Why is the green belt disappearing?
“As recently as 2010-11, there was no net loss of green belt land in England, but the introduction of a new National Planning Policy Framework in 2012 heralded the start of a sudden erosion of the green belt,” The Daily Telegraph reports.

In the subsequent years up until 2017, 11,960 acres of green belt was lost - the equivalent of around 5,000 football pitches. A total of 37 local authorities have redesignated green belt land for development in the past six years, the newspaper adds.

Applications to build an additional 35,000 homes on green belt land were submitted last year alone.

However, the CPRE estimates that local authorities with green belt areas have enough brownfield land for more than 720,000 homes.

Why are campaigners angry?
Campaigners are unhappy that the Government is not utilising the full potential on the country’s alleged one million brownfield housing sites.

Although more than half of the housing development to date has been on these brownfield sites, campaigners say the “vast majority of homes constructed on greenfield green belt land is in higher price brackets unattainable to most buyers”, The Guardian reports.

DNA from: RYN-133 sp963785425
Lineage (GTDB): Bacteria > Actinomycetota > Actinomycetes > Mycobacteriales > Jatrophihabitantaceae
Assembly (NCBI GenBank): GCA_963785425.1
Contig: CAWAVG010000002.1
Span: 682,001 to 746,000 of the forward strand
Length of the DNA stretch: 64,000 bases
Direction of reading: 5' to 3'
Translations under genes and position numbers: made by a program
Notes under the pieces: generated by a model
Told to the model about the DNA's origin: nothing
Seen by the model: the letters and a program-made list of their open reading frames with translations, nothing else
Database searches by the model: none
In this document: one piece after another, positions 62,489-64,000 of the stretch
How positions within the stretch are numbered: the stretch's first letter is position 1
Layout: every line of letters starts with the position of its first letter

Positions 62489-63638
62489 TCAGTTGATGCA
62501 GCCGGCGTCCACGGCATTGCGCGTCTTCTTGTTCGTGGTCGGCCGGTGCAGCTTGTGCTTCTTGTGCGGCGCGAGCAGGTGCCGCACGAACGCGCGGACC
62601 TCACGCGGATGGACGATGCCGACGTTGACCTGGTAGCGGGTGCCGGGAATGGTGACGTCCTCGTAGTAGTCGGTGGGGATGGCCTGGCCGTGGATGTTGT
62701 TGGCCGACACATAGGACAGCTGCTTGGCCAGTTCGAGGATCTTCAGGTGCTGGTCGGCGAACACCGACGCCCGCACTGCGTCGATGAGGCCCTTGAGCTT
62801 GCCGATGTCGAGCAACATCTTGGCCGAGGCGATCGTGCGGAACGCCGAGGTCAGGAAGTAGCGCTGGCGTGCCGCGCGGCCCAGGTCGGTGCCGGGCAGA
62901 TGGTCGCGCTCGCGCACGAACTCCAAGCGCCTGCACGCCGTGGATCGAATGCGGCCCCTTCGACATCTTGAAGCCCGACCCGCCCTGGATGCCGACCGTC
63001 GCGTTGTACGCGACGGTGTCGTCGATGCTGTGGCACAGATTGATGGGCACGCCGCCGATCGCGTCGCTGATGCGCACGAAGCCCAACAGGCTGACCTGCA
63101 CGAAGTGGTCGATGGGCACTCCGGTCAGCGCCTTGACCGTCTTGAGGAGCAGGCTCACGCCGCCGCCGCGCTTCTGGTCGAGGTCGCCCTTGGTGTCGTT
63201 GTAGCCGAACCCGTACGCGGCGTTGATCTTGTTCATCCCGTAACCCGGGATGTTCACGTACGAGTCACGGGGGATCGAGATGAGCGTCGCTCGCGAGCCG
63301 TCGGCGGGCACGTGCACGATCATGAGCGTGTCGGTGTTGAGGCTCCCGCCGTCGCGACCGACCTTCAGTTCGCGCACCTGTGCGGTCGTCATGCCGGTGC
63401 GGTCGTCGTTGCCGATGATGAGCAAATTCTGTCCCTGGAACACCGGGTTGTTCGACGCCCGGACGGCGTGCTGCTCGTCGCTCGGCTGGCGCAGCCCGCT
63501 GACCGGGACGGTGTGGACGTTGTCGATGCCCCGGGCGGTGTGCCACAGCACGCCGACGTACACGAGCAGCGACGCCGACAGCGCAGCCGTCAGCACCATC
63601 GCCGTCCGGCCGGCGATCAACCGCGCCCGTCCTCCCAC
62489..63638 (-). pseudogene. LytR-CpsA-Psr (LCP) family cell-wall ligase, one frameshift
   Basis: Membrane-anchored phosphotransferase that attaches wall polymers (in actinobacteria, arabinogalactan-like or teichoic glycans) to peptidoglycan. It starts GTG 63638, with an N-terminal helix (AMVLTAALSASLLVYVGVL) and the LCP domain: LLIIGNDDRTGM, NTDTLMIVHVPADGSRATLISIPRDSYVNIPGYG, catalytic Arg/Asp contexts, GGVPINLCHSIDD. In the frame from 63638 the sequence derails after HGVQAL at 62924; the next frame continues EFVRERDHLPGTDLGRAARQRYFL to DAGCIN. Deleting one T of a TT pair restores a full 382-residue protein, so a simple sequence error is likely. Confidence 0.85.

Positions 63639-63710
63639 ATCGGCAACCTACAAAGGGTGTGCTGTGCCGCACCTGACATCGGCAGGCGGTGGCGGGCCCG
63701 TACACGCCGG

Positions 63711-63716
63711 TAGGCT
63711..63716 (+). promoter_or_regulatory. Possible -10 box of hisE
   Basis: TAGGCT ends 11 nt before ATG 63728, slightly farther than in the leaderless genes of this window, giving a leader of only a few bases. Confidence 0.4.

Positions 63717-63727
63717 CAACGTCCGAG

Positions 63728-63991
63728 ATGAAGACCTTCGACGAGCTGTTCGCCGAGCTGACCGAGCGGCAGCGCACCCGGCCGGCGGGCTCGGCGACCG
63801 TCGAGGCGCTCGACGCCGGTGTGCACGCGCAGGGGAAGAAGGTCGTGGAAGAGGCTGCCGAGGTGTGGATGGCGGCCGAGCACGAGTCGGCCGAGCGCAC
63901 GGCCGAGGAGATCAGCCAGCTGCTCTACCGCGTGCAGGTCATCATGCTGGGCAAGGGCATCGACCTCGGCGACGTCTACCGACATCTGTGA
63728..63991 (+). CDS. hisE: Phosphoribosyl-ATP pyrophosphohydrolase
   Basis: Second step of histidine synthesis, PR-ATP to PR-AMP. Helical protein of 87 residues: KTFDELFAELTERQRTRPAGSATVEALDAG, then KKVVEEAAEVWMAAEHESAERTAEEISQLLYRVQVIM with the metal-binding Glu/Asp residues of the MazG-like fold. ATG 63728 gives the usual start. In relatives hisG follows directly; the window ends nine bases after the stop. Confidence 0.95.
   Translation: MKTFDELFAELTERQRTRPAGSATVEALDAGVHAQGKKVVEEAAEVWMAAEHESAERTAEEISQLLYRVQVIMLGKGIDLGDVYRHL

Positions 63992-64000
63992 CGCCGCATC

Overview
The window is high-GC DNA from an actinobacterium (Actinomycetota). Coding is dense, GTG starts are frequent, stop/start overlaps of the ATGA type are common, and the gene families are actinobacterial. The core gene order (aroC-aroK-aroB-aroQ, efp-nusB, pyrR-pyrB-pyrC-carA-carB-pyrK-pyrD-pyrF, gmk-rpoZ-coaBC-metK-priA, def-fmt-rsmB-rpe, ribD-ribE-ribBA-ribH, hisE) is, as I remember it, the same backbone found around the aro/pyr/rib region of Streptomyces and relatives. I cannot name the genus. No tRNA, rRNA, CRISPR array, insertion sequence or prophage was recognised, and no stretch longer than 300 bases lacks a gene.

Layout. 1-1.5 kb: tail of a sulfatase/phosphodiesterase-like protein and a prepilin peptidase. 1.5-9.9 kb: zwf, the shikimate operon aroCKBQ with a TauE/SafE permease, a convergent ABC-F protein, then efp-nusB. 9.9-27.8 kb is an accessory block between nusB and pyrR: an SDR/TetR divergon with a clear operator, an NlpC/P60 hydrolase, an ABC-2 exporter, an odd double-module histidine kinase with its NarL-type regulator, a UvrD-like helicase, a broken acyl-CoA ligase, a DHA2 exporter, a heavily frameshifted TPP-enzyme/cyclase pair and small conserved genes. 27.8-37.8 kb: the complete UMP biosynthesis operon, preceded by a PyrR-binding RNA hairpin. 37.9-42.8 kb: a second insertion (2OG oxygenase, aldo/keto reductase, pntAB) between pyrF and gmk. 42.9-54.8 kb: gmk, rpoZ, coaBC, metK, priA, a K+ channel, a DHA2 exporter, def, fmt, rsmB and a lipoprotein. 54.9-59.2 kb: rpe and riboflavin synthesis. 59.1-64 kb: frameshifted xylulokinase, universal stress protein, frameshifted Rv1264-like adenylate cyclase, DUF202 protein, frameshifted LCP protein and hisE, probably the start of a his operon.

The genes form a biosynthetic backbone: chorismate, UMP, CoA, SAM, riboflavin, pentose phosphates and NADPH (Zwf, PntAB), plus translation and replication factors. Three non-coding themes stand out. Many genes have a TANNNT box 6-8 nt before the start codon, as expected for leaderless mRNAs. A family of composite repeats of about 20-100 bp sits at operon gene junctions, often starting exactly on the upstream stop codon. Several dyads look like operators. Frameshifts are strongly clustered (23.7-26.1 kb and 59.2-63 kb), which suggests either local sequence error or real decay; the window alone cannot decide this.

“Only 27% of homes built or approved on greenfield land since 2009 fitted the Government’s definition of affordable housing,” the newspaper says.

CPRE policy director Fyans said: “We are being sold a lie by many developers. As they gobble up the green belt to build low density, unaffordable housing, young families go on struggling to afford a place to live.

“The Government is failing in its commitment to protect the green belt – it is being eroded at an alarming rate. But it is essential, if the green belt is to fulfil its main purposes and provide 30 million of us with access to the benefits of the countryside, that the redevelopment of brownfield land is prioritised, and green belt protection strengthened.”

A spokesperson for the Ministry of Housing responded: “We are clear that building the homes our country needs does not mean tearing up our countryside.

“Last year the number of new homes built was the highest in a decade and only 0.02% of the green belt was developed for residential use.

“We are adding more certainty to the planning system, and our rule book strengthens national protections for the green belt and says that councils may only alter boundaries in exceptional circumstances once they have looked at all other options.”

Whatever the outcome it will require some truly radical thinking to solve the problem.